|2004 Italian Grand Prix|
Race 15 of 18 in the 2004 Formula One Season
|Date||12 September 2004|
|Official name||LXXV Gran Premio Vodafone d'Italia 2004|
|Location||Autodromo Nazionale Monza
5.793 km (3.6 mi)
|Distance||53 laps, 306.720 km (190.58 mi)|
|Weather||Wet track at the start, dry later on|
|Driver||Rubens Barrichello (Ferrari)|
|Driver||Rubens Barrichello (Ferrari)|
|Time||1:21.046 on lap 41|
|First||Rubens Barrichello (Ferrari)|
|Second||Michael Schumacher (Ferrari)|
|Third||Jenson Button (BAR-Honda)|
The 2004 Italian Grand Prix was a Formula One race held on September 12, 2004 at the Autodromo Nazionale Monza. Ferrari took a 1-2 in front of the delighted Tifosi, with Rubens Barrichello ahead of team mate Michael Schumacher. Both cars had to make their way through the field from the back, Barrichello having made an early pitstop after choosing the wrong tyres at the start and Schumacher having spun on the first lap. The race was perhaps best known for speed records set during the race.
In the first part of qualifying (which did not count towards grid positions), Juan Pablo Montoya lapped Monza in his Williams FW26 at an average speed of 262.242 km/h (162.9 mph), the fastest ever qualifying lap in the history of Formula One. The next day in the race, Montoya's team-mate Antônio Pizzonia reached a top speed of 369.9 km/h (229.9 mph), the fastest speed ever recorded in Formula One at the time (it was to be exceeded by Montoya in 2005). Rubens Barrichello’s qualifying lap of 1’20.089 (161.820mph) failed to surpass Juan Pablo Montoya’s record-breaking effort in practice of 1’19.525 (162.968mph), but it put him on pole position.
It doesn’t often rain on the Italian Grand Prix. But the 2004 race began on a greasy surface that played to the strengths of Michelin’s dry weather rubber and exposed the only real flaw in Ferrari’s Bridgestone armour. Starting from first position Barrichello played it conservatively and opted for intermediate tyres. Michael Schumacher, third, opted for dry-weather grooves. That was his first mistake. Mistake number two came on the run down to the first corner. He braked too late, cut the chicane, and had to yield third place to Juan Pablo Montoya. Montoya’s Williams struggled so badly for traction that Kimi Räikkönen and Takuma Sato also passed Schumacher as they sprinted towards the della Roggia chicane. Mistake number three saw the German understeer into the side of Button at the chicane, spinning to a halt and watching the entire field pass him. Was this the same man who had won 12 of the last 14 rounds? From that moment on he certainly was, as he carved his way from the back of the pack into contention for the lead.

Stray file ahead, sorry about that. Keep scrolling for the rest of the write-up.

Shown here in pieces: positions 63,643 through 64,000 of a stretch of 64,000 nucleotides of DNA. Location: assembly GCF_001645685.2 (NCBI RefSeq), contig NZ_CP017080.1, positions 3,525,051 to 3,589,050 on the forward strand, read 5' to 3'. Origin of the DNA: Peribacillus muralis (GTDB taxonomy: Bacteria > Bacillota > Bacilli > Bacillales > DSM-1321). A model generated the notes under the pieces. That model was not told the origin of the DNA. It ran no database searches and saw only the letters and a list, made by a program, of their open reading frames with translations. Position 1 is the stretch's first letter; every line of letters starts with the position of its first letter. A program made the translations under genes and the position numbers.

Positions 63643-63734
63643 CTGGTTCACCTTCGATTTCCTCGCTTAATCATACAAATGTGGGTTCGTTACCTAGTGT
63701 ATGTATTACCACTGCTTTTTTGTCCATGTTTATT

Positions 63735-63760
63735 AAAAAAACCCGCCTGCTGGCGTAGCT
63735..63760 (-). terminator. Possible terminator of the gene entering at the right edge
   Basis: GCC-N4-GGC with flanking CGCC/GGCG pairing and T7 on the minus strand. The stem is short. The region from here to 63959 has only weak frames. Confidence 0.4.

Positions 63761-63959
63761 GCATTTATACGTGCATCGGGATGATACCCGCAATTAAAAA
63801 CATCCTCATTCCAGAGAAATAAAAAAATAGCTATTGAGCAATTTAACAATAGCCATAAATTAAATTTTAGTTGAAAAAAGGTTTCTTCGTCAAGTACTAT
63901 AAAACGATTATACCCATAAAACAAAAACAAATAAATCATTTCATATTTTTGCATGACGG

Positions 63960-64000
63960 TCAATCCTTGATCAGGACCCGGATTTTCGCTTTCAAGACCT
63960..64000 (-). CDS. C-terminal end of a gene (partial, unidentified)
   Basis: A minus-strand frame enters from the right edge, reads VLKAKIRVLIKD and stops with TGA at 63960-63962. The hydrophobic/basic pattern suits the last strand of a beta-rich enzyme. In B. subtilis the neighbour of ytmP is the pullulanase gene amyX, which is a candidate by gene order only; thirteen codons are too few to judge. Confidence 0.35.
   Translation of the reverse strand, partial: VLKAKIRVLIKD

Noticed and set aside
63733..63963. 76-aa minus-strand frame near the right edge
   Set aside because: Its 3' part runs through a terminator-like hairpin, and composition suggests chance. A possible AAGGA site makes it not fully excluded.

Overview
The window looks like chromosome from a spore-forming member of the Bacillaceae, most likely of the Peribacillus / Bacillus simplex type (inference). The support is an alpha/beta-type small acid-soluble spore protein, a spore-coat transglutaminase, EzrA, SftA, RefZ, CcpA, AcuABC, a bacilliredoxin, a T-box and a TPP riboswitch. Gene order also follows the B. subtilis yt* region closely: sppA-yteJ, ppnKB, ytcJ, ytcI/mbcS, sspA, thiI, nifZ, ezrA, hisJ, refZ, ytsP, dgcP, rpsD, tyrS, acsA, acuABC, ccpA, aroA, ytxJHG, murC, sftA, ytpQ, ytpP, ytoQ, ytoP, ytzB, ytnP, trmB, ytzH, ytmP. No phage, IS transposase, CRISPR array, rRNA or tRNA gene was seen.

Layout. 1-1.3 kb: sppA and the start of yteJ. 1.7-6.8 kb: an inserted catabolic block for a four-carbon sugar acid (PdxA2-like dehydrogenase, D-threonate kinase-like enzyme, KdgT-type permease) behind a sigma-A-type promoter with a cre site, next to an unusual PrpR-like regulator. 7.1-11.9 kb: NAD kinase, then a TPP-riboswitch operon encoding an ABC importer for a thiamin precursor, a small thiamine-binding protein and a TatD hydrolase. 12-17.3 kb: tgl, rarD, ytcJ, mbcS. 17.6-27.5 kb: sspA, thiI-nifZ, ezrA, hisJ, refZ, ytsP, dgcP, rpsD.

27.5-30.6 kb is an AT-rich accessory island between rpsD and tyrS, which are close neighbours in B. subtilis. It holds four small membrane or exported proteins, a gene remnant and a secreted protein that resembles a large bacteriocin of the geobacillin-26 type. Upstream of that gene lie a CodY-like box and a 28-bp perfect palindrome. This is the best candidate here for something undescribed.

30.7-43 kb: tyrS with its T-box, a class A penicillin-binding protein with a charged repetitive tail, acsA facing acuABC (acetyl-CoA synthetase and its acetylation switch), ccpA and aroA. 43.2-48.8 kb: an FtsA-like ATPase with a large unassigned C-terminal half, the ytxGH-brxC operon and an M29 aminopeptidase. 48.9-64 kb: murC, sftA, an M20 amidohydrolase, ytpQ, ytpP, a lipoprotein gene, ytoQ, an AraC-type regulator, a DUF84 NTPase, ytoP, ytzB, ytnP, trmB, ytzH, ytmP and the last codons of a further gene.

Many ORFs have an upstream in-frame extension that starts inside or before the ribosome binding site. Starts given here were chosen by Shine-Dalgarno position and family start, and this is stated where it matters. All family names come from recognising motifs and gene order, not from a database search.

Up front Barrichello’s intermediate tyres were proving the better Bridgestone choice – but not half as good as Michelin dry tyres. Fernando Alonso pinched the lead off him at Ascari on lap four, and Barrichello dived into the pits for dry weather rubber. By lap six Barrichello was ninth, Schumacher was 11th, and Alonso and Button were up front – Alonso’s early pit stop on lap 10 handing the initiative to the Englishman. He held the lead for 24 laps until his final pit stop. But by two-thirds race distance the Ferraris were back at the sharp end. The track had dried quickly and the F2004s instantly assumed their usual crushing advantage, Schumacher cutting a second per lap off Button’s lead.
When Barrichello made his last stop on lap 42 he resumed in the lead. As he returned to the track, had he looked in his mirrors he would have seen Schumacher flying past Button so quickly the BAR driver couldn’t even catch the Ferrari’s slipstream down the Monza straight. The opening laps had been an illusion. Able to lap up to 1.5s faster than any other driver on the track the Ferrari decimated their opponents despite their early handicap.
During the race there was chaos in the Minardi pit garage as the car of Gianmaria Bruni caught fire after fuel escaped from the hose onto the hot bodywork during a routine pit-stop, fortunately it was put out without any serious injury. However, Bruni inhaled some of the extinguishant and was having trouble breathing and so the team decided to retire the car.
* Nick Heidfeld was demoted to 20th place after receiving a ten-place penalty for an engine change in Friday practice.
Lap leaders Edit
- Lap Leaders: Rubens Barrichello 21 (1-4, 37-53), Fernando Alonso 6 (5-10), Jenson Button 24 (11-34) and Michael Schumacher 2 (35-36)
Standings after the raceEdit
Drivers' Championship standingsEdit
Constructors' Championship standingsEdit
- Note: Only the top five positions are included for both sets of standings.
- Bold text indicates the World Champions.
2004 Belgian Grand Prix
|FIA Formula One World Championship|
2004 Chinese Grand Prix
2003 Italian Grand Prix
|Italian Grand Prix||Next race:|
2005 Italian Grand Prix